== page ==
It has been known by researchers since 1930’s that on average the first child of every woman arrives at age 19 and the baby boom is at age 22.5 and we reach adulthood in twice more time than chimpanzees do. As anthropologist Barry Bogin of Loughborough University in Leicestershire, UK says, “Even though we are bit bigger than chimpanzees, we mature and reproduce a decade later and live 2 to 3 decades longer. “Therefore, we are unique mammals who pass through three main stages of life: infancy, juvenile years, and adolescence. After long years of excavations and research on skeletons which look just like ours, researcher have concluded that our ancestors have had much shorter childhood and have grown up and died much faster than we do. Christopher Dean of University College London concluded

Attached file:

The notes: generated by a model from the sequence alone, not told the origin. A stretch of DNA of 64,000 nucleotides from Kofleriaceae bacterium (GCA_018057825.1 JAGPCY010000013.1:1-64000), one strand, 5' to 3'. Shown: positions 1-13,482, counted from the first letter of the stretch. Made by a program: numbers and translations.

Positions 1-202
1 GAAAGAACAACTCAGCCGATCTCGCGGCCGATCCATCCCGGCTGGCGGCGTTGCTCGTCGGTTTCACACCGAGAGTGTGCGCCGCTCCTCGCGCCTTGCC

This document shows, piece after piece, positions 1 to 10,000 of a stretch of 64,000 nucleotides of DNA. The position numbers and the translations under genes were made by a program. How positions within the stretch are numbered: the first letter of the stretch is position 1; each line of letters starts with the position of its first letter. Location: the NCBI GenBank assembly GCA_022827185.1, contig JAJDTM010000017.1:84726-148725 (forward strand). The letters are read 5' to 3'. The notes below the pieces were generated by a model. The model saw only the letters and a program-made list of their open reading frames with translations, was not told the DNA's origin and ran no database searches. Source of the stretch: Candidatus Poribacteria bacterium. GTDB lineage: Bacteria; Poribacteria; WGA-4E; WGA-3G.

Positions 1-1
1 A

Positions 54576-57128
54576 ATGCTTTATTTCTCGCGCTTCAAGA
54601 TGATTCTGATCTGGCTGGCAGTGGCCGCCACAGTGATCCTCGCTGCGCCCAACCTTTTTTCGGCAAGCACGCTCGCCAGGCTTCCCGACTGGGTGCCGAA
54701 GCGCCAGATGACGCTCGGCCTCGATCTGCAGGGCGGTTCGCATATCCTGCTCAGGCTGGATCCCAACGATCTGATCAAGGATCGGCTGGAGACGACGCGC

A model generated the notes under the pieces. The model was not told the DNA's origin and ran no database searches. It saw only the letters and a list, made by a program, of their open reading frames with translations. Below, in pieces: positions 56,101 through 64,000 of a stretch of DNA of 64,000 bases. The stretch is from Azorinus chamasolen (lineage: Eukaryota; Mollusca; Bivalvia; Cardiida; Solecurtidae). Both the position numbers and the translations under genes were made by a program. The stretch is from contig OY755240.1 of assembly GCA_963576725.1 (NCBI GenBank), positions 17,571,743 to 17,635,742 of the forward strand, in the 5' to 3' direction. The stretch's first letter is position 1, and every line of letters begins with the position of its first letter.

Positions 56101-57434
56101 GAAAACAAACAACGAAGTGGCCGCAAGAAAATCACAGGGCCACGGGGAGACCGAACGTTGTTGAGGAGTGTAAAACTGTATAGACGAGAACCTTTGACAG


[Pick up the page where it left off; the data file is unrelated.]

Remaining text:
that “the australopithecines were more like living great apes in their pace of development than modern humans.” One of these hominid children called “Taung Child”, had its first permanent molar at the age of 3.5, says Dean while human children usually have their first permanent molar at age of 6. According to Steven Leigh of the University of Illinois, research results of Taung baby and a three-year-old Australopithecus afarensis girls from Dikika, Ethiopia illustrate that the slowing down of reproduction age occurred after the australopithecines. Their reproduction
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- Spring '16